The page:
If you are confused about whether to write their or thier , you are not alone. In the English language, many words are tricky to spell, including this one. By the way, which spelling are you supposed to use?
Their or Thier Spelling – Which is Correct?
According to English grammar and spelling, the correct spelling is “their,” with the E before the I. “Their” is incorrect, and it is not a word in English.
When people write “thier,” probably the intention is referred to the third person pronoun of “they.” However, it should be properly spelled for the whole idea to be transmitted, and the receiver will understand well what is said. Also, the word “their” can be utilized for singular cases, even though mainly in informal settings, as a method to avoid specifying gender.
“Their” Definition and Meaning
The word “their” is a possessive pronoun which indicates that something belongs to a group of people (they). It is a plural equivalent to her, his, and its, which are singular possessive pronouns.
When you are talking about something which belongs to a single person, you have to use a singular possessive pronoun:
- She loves her new bag.
When you are talking about something which belongs to two or more people, you have to use the plural possessive pronoun:
- They love their new bags.
How Do You Spell “Their”?
“Their” does not mean anything. And, it is not a real English word. The correct spelling is “their” with an E before an I, not with an I before an E. If you are not sure that you are spelling “their” properly, then you are able to use a tool to help you fix incorrect spellings. For your information, ProWritingAid provides a tool that you can download for free to help you fix incorrect spellings with a single click.
Tips for Spelling Their, Not Thier
In your school, you might have been taught the rhyme “I before E.” The issue with this rhyme is that there are many exceptions to this rule, so relying on this rhyme will lead you astray. It is better to learn the correct spelling of each word individually to ensure you do not mix them up. One useful tip for remembering how to spell “their” is to start with the word they, and then you are able to remove the Y and replace it with an IR. That way, you are going to know the E goes first, since it has already part of the word they.
Is The Word “Their” Capitalized?
Below are the occasions when the word “their” must be capitalized:
- At the beginning of a sentence.
This occasion responds to the grammar rule which states one should always capitalize the first word which introduces a complete thought in a written sentence.
- Their issue is not knowing how to put their feelings into the words.
- Their level of French proficiency has surpassed the average student.
- Their trip to the market ended up being a 3-hour excursion rather than just twenty minutes.
In the three sentences above, the word “their” indicates ownership; of an issue, of a French proficiency level, of a trip. In all cases, the term “their” introduces the reader to a complete thought. For this reason, the word “their” must be in capital letters.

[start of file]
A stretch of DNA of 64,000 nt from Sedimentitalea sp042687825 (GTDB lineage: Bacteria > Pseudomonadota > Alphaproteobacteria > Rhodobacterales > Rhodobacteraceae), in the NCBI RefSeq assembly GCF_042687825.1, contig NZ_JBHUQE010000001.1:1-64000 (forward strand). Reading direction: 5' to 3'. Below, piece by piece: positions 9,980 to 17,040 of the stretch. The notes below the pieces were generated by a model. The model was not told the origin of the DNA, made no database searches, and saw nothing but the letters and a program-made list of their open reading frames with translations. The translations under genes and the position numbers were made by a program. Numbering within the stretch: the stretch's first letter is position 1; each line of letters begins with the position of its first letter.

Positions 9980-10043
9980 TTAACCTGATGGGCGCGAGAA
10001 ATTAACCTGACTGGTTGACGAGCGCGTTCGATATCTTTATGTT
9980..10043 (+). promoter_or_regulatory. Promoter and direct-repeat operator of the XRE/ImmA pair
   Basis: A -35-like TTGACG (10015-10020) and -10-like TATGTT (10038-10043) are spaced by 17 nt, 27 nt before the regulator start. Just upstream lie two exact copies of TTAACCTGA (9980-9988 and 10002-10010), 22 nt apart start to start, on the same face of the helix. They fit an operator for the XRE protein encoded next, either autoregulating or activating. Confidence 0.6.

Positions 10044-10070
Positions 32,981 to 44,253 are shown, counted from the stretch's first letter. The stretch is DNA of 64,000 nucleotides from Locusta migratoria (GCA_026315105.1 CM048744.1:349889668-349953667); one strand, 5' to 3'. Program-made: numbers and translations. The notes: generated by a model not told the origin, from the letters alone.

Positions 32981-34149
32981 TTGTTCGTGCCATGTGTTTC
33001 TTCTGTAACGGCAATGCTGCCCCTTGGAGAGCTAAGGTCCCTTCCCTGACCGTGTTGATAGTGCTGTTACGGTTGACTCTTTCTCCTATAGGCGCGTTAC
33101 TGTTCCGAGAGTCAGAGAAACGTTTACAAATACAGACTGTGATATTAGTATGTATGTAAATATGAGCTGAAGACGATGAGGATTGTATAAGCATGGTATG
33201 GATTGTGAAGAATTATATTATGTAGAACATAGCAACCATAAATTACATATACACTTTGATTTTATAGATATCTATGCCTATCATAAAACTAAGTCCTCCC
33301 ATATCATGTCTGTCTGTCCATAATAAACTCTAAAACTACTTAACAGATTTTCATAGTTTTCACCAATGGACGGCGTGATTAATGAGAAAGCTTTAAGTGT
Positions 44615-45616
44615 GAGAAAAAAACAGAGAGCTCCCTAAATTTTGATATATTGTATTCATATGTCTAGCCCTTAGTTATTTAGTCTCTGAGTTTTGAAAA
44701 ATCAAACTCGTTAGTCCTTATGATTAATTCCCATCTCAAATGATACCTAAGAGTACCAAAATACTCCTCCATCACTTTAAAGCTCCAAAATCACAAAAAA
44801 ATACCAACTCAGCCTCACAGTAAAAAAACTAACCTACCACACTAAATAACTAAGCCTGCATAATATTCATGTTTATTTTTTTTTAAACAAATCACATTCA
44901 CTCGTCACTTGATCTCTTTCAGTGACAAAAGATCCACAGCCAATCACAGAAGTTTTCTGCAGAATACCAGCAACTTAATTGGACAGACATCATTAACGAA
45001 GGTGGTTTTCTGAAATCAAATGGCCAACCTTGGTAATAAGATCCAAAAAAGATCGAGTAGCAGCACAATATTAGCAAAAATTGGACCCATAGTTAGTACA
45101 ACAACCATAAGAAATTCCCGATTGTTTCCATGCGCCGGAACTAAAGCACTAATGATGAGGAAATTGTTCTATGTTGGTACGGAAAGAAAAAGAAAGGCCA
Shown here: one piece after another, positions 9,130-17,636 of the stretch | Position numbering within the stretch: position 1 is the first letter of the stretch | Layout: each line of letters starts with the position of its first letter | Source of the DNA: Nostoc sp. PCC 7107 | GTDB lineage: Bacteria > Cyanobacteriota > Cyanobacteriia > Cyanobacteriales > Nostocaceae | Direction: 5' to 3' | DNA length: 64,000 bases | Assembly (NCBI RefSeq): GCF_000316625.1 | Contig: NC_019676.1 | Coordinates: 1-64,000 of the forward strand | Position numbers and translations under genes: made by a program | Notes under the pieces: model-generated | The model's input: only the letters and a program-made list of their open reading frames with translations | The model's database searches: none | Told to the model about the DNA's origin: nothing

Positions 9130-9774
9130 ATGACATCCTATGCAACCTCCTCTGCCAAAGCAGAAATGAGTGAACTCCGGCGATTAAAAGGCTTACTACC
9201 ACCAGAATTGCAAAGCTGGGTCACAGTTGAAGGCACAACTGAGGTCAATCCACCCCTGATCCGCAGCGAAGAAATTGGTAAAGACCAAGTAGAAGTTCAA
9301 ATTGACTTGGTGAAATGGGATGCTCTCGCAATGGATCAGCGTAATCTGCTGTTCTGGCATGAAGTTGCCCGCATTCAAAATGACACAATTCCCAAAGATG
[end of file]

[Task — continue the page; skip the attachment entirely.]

- If it is part of a proper noun.
This case applies whenever you write about a literary work or an art piece.
- My favorite movie is “Their Last Dance.”
- Isaiah Ottenwalder was the author of “Their kid, Not Mine.”
- Bella, though afraid, read the poem “Walking Down Their Hood” to the whole class.
- Joe has looped the song “Drawing On Their Thoughts” for the last four days.
- Wendy Pennington became famous for her essay titled “Theirs the Damage; Ours the Problem.”
The five sentences above used the term “their” within a title of a movie, a specific work of art, a poem, a song, and a literary piece. For these cases, the word “their” claims ownership by the third parties.
Term “Their” In Sentences
- They are able to perceive their body language and posture when looking at the mirror.
- Bella and Rose received their golden package at their new home.
- Mr. Joe and Mrs. Christine try to mow their lawn every Monday.
- They do not know if someone can master their emotions until something random happens.
- Albert, Georgina, and Mae decided to take their problem upstairs.
- The lightning in that room makes it easier to watch their art exposition.
- They said that their plane would land four hours later than planned.
- Canadians claim that their maple syrup is the best one.
- If you want to talk to them about your concerns, you are able to ask when their closest free time is available.
- The players of Karate know their time for practice is a crucial part of becoming a professional.
- Aestheticians have already learned to understand their clients’ faces.
- Amber, Dante, and Eloise said that they would be enrolling in their favorite teacher’s archery class.
- If you discover someone who can print the sign in bold letters, ask for their design prices.
In conclusion, the correct term to use when referring to the third person plural possessive is the word “their.” It is because the word “thier” does not exist in the English vocabulary, and is instead a misspelling of the word “their.” Occasionally, the term is used when the writer does not want to specify the gender of the subject doing an action.
There are occasions where someone should capitalize the word “their.” Those cases are when it is the first word in a sentence, introducing a complete idea; when it is part of a proper title, an art piece, be it a literary work, or another official heading.
Eventually, several titles include the word “their,” however one should not capitalize articles, prepositions, or coordinating conjunctions within the title, because it is not proper. It is best to consider the rules and the examples when experiencing doubts concerning a word’s spelling.